An Overview on Office 365 groups

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What does an Office 365 group do? In simple words it lets you choose a set of people with whom you wish to collaborate with and set up a collection of resources. Resources such as shared outlook inbox, shared document library, planner and a site for collaborating on files are a part of an Office 365 groups. And the best part of using Office 365 groups is that you don’t have to worry about assigning permissions to all those resources manually since adding members to the group automatically provides them the privilege to use the tools. In addition, groups always provide improved experience in using distribution list or shared mailboxes.

Office 365 thus addresses in managing various gaps from the collaboration point of view, but still, it has become a huge challenge for IT/Office 365 admins to manage them. Now let’s see what is Office 365 all about, how to create them and from what sources.

What are Office 365 groups?

In simple words, Office 365 groups are nothing but cross-application membership service in Office 365, an object created in Azure Active Directory with a list of members in it. It also has some inbuilt workloads integrated with it such as Yammer Group, Planner BI, Sharepoint team site etc. You can add or remove people to the group, as you would add any other group based security object in active directory.

This means that you don’t have to hunt in different places in your office 365 to collaborate with other members or find the docs shared in the SharePoint document library. Now you have a single console called as Office 365 groups which can help in bringing all the workloads to a single hub so that it’s easy to collaborate with your team members.

Now let’s dig deep into the technical stuff of building an Office 365 group

What it looks like when you try to create an Office 365 group

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Now you and the members you have added get a welcome mail stating the group is ready to use and all of them are part of the group now. If you are using Outlook 2016 or Office 365 proplus then the group would automatically get mapped to a folder in your outlook as shown below.

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Once you have created an Office 365 group you get these workloads by default. This include

— Conversation
— Files
— Calendar
— Notebook

In addition to these tabs you also have two other options-Planner and Site.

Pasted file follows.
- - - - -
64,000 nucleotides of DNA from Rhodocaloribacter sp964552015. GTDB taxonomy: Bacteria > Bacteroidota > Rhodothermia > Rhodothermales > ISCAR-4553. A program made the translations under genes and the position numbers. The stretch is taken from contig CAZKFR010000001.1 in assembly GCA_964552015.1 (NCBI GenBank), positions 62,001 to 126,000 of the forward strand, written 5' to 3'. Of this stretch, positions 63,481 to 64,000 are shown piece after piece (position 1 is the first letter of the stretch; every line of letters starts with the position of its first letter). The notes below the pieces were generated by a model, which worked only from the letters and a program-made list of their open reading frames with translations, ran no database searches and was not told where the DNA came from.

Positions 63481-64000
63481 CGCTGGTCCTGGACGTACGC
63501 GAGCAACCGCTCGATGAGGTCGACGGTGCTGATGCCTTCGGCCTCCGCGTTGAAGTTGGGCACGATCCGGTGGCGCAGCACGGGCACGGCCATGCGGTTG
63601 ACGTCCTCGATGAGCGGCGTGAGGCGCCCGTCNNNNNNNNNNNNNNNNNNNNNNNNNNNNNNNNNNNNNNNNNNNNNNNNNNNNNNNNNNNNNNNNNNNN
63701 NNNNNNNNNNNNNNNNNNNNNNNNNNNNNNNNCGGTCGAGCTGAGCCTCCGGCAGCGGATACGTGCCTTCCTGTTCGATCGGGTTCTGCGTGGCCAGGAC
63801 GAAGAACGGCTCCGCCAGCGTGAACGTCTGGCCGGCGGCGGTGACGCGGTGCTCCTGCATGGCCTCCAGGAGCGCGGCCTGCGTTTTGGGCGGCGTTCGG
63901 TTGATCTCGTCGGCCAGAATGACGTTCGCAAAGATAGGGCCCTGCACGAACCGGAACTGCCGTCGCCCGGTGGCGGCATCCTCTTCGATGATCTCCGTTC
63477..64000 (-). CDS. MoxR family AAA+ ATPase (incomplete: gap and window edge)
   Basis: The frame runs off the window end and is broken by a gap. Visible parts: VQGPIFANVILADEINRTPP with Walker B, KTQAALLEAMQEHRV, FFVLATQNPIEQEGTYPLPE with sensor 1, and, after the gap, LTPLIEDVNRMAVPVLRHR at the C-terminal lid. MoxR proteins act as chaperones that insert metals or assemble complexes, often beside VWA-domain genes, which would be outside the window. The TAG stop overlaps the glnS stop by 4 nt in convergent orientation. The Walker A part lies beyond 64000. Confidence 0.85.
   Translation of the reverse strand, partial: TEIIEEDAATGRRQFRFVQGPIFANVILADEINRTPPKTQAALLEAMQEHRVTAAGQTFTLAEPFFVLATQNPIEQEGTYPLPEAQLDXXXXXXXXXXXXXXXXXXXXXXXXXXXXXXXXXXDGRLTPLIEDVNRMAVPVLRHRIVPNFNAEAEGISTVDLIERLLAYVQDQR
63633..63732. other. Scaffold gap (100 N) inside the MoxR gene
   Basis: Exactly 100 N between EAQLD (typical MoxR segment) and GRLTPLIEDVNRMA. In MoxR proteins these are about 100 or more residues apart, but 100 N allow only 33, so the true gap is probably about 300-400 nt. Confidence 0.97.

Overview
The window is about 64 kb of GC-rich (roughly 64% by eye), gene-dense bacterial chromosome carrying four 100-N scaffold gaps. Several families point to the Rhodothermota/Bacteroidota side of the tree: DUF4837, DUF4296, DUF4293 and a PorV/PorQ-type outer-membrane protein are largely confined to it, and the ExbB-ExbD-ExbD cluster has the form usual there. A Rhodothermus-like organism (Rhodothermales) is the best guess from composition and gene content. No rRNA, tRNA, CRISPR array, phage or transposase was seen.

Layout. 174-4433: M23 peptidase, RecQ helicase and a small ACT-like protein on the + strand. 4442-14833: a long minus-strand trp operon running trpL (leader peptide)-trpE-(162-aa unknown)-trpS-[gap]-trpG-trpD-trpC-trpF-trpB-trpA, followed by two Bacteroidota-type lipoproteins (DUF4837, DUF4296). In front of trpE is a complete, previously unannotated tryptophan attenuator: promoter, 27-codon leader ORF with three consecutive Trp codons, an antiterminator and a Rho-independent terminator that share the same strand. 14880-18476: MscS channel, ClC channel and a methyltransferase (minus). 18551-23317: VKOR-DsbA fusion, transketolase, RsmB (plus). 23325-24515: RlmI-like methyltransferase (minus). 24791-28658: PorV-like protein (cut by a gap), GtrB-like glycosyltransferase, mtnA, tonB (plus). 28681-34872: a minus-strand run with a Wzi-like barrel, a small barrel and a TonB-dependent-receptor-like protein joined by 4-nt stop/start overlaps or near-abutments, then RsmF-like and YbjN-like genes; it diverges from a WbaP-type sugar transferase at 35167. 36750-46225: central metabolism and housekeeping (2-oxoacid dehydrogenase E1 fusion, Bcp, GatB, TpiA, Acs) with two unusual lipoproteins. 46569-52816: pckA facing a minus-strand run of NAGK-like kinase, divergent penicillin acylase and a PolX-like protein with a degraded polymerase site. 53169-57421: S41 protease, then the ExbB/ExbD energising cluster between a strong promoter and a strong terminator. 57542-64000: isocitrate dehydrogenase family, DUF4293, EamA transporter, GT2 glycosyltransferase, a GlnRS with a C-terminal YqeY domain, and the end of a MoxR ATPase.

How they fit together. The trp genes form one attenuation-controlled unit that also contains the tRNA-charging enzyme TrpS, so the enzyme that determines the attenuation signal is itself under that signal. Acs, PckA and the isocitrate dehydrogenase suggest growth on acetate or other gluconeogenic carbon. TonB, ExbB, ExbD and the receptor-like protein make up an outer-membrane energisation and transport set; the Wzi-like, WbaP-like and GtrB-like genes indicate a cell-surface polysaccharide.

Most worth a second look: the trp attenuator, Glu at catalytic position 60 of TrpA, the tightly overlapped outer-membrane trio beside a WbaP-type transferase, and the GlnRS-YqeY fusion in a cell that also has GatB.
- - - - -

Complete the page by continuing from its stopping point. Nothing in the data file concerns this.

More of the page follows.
Now let’s see what features you get in a modern SharePoint site:

— Responsive pages to provide team news
— Group classification and privacy always on display
— Jump to Outlook Conversation or manage group members right here
— Create something new: Document libraries, lists, pages etc.

Explained above is an overview of Office 365 group, the workloads in it and its functionality. Now let’s see how to create it. The below image shows the different ways of creating an Office 365 group.

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Nowadays any user who has the access and license to all the applications can create an Office 365 group. This will be very helpful for an end user thinking from an end user perspective since you don’t need to go to a particular location to create an Office 365 group instead it can be created from anywhere within SharePoint, Outlook, Yammer, Power BI etc. However, thinking of Office 365 admin perspective it really scares me since this would open the door for any user to create Office 365 groups either knowingly or not.

However, you can notice that the behavior and features of Office 365 groups is not the same when it is created from different source. There is going to be the difference in the workload depending on the source from where you created the group. This is because of Office 365 acts as a building block for all these groups created in yammer, Teams and so on. To see how they differ based on different source please take a look at these links.

A. Creating a Planner in Office 365 (this would create an Office 365 group in the backend): _ https://support.office.com/en-us/article/create-a-plan-in-microsoft-planner-93e65b03-6fac-4661-a502-e3161475ab93

B. Creating a group in Outlook: _ https://support.office.com/en-us/article/create-a-group-in-outlook-04d0c9cf-6864-423c-a380-4fa858f27102

C. Creating a group in Yammer: _ https://support.office.com/en-us/article/create-a-group-in-yammer-b407af4f-9a58-4b12-b43e-afbb1b07c889

D. Creating a group in Staff Hub: _ https://support.office.com/en-us/article/add-employees-or-groups-in-microsoft-staffhub-f56ba0bb-8ca2-4583-8c0e-e10be3fc8985

E. Creating a group in Power BI: _ https://docs.microsoft.com/en-us/power-bi/guided-learning/publishingandsharing#step-6

F. Creating a group in Microsoft Dynamics 365: _ https://docs.microsoft.com/en-us/dynamics365/customer-engagement/admin/deploy-office-365-groups

G. Creating a team in Microsoft Teams( this would create an Office 365 group in the backend): _ https://support.office.com/en-us/article/create-a-team-for-staff-in-microsoft-teams-314ac9d5-36a9-408e-8ae4-7ef20e9f1ddf

H. Creating a modern team site in SharePoint Online (this would create an Office 365 group in the backend):_ https://support.office.com/en-us/article/create-a-team-site-in-sharepoint-online-ef10c1e7-15f3-42a3-98aa-b5972711777d

Now you might have understood the beauty of an Office 365 group, how can you create a group and what are the different sources from which you can create an Office 365 group.

May 11th, 2018 by